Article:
Anxiety is part of life. You feel it when you’re stuck in traffic, harried at work or worrying about your family and finances. There’s no doubt that feeling anxious can elevate your blood pressure, at least in the short term.
“Our mind and our thoughts certainly are connected to our hearts,” says Dr. Christopher Celano, associate director of the Cardiac Psychiatry Research Program at Massachusetts General Hospital. When something makes you anxious—whether it’s a life-threatening emergency or persistent worry—your sympathetic nervous system initiates a fight-or-flight response that raises your heart rate and blood pressure, he explains.
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This is fine—and maybe even beneficial—in moderation. “A little anxiety can be motivating,” he says. It can help you start a new exercise routine or make healthier food choices. But it needs to be balanced out by parasympathetic nervous system activity. “The parasympathetic nervous system helps you relax, and a balance between the parasympathetic and sympathetic nervous systems is essential for heart health,” he says.
Some people with anxiety don’t have this balance, and over time this could imperil the heart. “When people are chronically anxious, they may experience changes to their immune system, blood vessels, and platelets that may contribute to heart disease,” he says.
Research bears this out. A 2015 research review found that people who experience high levels of anxiety are more likely to develop hypertension than those who aren’t as anxious. When a person’s anxiety levels are elevated for long periods of time, the resulting nervous system activity could raise blood pressure and promote arterial disease, the authors of that review write. But a lot of the evidence they turned up was inconsistent or inconclusive, they point out. Some contradictory research has even found that anxiety is associated with a slightly lower risk of hypertension.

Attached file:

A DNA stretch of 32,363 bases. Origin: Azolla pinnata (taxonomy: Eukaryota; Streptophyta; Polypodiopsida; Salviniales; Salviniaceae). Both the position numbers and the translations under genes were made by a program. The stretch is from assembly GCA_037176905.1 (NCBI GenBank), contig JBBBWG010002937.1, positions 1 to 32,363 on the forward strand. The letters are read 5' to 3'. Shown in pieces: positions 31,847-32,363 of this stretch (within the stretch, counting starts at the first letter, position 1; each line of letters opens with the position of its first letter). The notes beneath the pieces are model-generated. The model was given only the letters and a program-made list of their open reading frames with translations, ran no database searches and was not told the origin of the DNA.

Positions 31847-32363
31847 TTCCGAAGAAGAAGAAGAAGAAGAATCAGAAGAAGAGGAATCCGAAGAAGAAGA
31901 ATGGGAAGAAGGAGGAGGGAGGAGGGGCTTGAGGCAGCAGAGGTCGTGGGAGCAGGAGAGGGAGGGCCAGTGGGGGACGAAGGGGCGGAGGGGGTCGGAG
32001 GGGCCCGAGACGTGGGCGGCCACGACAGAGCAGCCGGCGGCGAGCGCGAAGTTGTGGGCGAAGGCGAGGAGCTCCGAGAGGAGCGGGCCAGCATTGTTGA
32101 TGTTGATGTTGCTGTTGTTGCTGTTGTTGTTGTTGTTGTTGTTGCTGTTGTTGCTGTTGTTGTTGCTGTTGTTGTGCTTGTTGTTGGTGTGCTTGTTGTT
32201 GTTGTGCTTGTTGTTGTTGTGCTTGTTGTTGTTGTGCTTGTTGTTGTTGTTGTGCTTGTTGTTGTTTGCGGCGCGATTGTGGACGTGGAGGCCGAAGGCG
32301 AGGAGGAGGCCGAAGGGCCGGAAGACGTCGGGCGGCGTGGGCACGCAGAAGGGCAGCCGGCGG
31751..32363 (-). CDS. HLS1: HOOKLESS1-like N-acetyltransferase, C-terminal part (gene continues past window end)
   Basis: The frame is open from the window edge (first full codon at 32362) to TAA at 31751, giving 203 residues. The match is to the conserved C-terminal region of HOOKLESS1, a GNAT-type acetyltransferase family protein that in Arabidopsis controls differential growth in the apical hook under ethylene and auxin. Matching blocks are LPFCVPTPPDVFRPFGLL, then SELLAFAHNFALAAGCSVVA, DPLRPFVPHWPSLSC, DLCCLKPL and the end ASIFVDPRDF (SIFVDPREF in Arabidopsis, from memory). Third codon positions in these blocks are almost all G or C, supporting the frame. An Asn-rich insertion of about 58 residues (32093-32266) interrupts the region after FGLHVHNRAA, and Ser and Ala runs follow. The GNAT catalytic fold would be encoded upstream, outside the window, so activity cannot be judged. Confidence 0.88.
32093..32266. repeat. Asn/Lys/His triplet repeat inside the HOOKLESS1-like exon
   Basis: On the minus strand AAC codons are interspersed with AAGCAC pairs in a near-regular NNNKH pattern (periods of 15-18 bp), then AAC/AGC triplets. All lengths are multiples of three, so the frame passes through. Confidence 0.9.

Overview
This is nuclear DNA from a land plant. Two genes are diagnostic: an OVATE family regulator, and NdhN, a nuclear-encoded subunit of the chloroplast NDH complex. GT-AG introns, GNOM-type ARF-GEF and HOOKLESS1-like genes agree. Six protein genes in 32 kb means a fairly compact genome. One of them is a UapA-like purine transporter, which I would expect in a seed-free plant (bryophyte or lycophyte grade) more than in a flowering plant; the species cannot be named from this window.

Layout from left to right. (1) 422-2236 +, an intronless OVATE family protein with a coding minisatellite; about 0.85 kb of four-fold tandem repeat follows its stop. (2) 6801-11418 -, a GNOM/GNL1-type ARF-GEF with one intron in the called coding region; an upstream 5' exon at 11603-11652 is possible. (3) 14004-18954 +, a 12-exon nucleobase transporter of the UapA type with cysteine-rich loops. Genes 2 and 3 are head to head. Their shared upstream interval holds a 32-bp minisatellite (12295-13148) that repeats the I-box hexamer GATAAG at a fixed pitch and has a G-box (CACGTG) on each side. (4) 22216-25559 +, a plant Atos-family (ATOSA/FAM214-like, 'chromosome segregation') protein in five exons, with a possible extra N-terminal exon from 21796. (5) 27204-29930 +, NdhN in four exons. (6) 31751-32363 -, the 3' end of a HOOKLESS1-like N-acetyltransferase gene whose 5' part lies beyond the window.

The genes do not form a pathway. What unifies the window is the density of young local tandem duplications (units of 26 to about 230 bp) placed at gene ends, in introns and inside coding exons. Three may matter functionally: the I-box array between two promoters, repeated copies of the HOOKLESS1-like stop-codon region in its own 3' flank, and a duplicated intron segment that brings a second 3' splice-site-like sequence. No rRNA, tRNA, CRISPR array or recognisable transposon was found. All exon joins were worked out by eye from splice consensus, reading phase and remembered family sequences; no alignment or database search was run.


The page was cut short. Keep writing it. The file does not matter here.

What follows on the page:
The tricky thing is establishing an unambiguous cause-and-effect relationship between anxiety and high blood pressure, says Dr. James Brian Byrd, a hypertension specialist and assistant professor of cardiovascular medicine at the University of Michigan Medical School. Ask someone to deliver an impromptu public speech, and their heart rate will almost surely shoot up, Byrd says. “However, it is harder to tell whether frequent anxiety can contribute to the development of sustained hypertension,” he says. “The issue is not settled.”
Still, the links between chronic anxiety and higher rates of hypertension and heart problems are worth taking seriously. “People who have anxiety all the time and worry about a lot of different things—those are probably people who are going to be more at risk for heart disease and hypertension in the long run,” says Celano.
Some of Celano’s research has shown that, among people with heart disease, anxiety is associated with increased mortality. While that doesn’t prove that anxiety earlier in life caused or contributed to their heart problems, he says it makes sense that constant worrying would, over time, promote heart and blood-pressure issues.
How can you tell if your anxiety is the type that could hurt your heart in the long run? That can be difficult. Doctors and clinicians tend to used lengthy questionnaires, such as the state-trait anxiety inventory (STAI). The STAI asks people to rate, on a scale from “not at all” to “very much,” whether they’re feeling calm, secure, tense, strained, frightened, etc.
Celano offers more straightforward criteria. “Try to distinguish whether or not the anxiety is so severe that it’s impacting [your] life or functioning,” he says. If you feel like you worry too much about a variety of things on most days, and this anxiety is messing with your sleep or mood or relationships, then that’s the type of anxiety that could lead to hypertension and heart trouble, he says.
“Talk with a physician or other provider about it,” he advises. There are a number of ways to deal with it—from meditation and relaxation response training to medication, he says.
Even if it turns out that anxiety by itself doesn’t contribute to heart disease, keeping your worrying in check is still important. “Irrespective of whether chronic anxiety contributes to hypertension, managing anxiety and stress is an important aspect of maintaining a high-quality of life,” he says.
A steady state of high anxiety isn’t something you should ignore.
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